Chicago’s Metra board of directors authorized the agency to move forward with requests for proposals (RFPs) for the design and production of new railcars and locomotives to begin to replace its aging fleet.
The railcar RFP, which will be published next week, will provide for at least 25 new railcars, plus as many more railcars above that amount as possible. The exact number will depend on the responses to the RFP, the amount of funding available, and whether Metra can use financing alternatives, such as leasing, to maximize its funding. Likewise, the locomotive RFP, which will be published during the third quarter of 2017, will provide for a base order of 10 locomotives plus as many more as possible.
Metra currently has approximately $200 million programmed for rolling stock purchases over the next five years, although some of that money could be needed for Positive Train Control or other capital needs, according to the agency. The Metra board of directors has asked staff to consider financing alternatives, such as leasing, to maximize the efficient use of available capital resources.
Metra’s 2014 modernization plan called for the purchase of 367 railcars and 52 locomotives. That plan, however, counted on Metra receiving $1.3 billion in new funding, primarily from a new state bond program. Because anticipated funding did not come through, Metra is now attempting to acquire as many cars and engines as possible with existing funding.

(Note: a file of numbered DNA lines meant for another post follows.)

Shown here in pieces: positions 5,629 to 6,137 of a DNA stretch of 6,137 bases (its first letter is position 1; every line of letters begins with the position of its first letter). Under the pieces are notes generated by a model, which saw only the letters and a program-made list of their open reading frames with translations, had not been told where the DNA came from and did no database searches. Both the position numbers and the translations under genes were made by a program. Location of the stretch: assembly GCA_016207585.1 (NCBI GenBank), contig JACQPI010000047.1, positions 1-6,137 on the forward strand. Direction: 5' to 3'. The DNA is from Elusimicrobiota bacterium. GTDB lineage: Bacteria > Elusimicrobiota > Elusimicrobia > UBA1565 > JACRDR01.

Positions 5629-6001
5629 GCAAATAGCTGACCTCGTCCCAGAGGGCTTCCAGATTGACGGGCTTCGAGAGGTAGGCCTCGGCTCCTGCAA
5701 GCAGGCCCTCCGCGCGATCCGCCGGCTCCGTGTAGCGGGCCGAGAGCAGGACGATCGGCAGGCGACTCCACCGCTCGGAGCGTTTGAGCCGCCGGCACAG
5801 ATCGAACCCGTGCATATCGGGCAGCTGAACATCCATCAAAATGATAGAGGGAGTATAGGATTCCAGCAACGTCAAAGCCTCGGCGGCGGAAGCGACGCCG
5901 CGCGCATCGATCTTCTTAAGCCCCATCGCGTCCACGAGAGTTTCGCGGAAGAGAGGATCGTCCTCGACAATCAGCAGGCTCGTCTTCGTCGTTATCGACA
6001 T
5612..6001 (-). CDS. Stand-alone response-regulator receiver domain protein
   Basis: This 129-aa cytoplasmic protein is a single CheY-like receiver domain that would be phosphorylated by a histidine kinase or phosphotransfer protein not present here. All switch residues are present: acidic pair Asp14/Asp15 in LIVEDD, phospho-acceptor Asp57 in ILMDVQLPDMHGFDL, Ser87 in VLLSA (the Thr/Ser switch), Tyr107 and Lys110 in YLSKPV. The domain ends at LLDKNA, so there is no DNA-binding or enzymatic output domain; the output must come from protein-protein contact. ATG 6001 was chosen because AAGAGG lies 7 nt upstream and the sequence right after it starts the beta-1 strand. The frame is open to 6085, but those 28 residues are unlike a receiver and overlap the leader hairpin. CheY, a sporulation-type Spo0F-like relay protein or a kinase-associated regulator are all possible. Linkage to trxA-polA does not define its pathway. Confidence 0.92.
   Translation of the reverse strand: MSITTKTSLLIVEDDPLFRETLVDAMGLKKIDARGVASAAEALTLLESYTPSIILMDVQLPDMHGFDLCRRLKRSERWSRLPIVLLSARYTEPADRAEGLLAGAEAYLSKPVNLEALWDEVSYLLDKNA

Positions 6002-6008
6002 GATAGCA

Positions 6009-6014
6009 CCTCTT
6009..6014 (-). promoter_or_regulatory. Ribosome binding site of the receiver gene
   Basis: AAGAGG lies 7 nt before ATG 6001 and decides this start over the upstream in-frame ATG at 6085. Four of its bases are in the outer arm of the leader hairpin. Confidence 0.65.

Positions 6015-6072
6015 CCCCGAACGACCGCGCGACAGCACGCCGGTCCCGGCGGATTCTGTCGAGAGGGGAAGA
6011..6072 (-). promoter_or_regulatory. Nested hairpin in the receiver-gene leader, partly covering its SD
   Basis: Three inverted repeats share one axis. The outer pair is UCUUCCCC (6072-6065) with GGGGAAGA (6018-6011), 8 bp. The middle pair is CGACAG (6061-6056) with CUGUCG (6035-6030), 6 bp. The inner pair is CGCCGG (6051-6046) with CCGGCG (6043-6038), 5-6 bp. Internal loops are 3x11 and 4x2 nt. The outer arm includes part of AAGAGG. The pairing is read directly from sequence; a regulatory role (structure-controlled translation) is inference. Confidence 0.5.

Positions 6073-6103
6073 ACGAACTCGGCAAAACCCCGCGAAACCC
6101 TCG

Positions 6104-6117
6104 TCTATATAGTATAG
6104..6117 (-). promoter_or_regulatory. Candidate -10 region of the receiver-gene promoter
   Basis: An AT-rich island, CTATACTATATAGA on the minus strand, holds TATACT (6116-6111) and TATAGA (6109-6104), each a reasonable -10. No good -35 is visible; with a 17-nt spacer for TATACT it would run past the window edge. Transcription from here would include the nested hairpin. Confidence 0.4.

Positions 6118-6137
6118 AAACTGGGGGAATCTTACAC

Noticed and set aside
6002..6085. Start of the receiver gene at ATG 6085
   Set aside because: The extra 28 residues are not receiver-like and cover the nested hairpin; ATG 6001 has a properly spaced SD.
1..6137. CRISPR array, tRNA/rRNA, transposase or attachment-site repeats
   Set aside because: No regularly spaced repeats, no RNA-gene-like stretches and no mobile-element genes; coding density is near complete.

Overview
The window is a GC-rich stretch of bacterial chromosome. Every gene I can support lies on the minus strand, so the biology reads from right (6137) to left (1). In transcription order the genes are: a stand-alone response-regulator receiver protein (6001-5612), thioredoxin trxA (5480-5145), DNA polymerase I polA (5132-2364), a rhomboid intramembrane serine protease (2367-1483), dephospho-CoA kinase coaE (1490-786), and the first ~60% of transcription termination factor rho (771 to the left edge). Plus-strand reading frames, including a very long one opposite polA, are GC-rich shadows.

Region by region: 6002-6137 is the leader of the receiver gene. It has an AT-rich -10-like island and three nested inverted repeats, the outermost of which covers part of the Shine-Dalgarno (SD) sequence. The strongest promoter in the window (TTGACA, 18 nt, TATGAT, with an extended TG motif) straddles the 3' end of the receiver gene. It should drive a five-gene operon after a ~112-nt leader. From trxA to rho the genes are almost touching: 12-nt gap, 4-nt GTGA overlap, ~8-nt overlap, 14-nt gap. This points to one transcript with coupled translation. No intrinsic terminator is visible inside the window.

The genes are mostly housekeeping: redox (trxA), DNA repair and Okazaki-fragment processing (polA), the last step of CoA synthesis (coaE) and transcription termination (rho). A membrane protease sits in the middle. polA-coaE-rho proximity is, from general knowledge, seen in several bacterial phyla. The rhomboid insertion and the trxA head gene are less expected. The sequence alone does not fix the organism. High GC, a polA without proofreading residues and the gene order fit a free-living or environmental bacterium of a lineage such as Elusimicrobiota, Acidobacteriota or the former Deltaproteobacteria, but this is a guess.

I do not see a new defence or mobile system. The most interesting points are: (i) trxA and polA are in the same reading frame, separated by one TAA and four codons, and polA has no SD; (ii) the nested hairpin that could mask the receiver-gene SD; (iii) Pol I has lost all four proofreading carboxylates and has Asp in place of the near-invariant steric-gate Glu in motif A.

“By now, we had hoped to benefit from a new state infrastructure program and planned to use those funds to buy new rolling stock. Clearly, that has not happened,” said Metra Executive Director/CEO Don Orseno. “Until the state passes a new program, we have decided to do what we can with the resources we have available to us.”
Metra has identified modernization of rolling stock as one of its highest capital priorities due to the age of its fleet and the fact that the condition of cars and locomotives is so essential to providing high-quality, reliable, and comfortable service. With an average age of 28 years, Metra’s fleet is seven years older than the peer average.
“Funding for capital transportation projects has never been more uncertain. We believe this is a measured, realistic, and responsible way for us to buy new cars and locomotives with the funding resources we have on hand today,” said Board Chairman Norman Carlson. “And, if the state comes through with a new infrastructure program, we will be able to accelerate our orders if that’s what the board chooses to do.”
Metra expects to award the contract for new railcars in the first quarter of 2018. Delivery of the first cars will be part of the negotiations and dependent upon the manufacturer’s capacity to build. The last time Metra received new railcars for lines other than the Metra Electric was in 2006.
Metra would expect to award the contract for new locomotives later in 2018, with delivery of the first locomotive in 2020. New locomotives will allow Metra to begin to replace outdated diesel locomotives serving Chicago Union Station with modern, cleaner-burning engines, significantly improving air quality for the 120,000 passengers who travel through the station each day.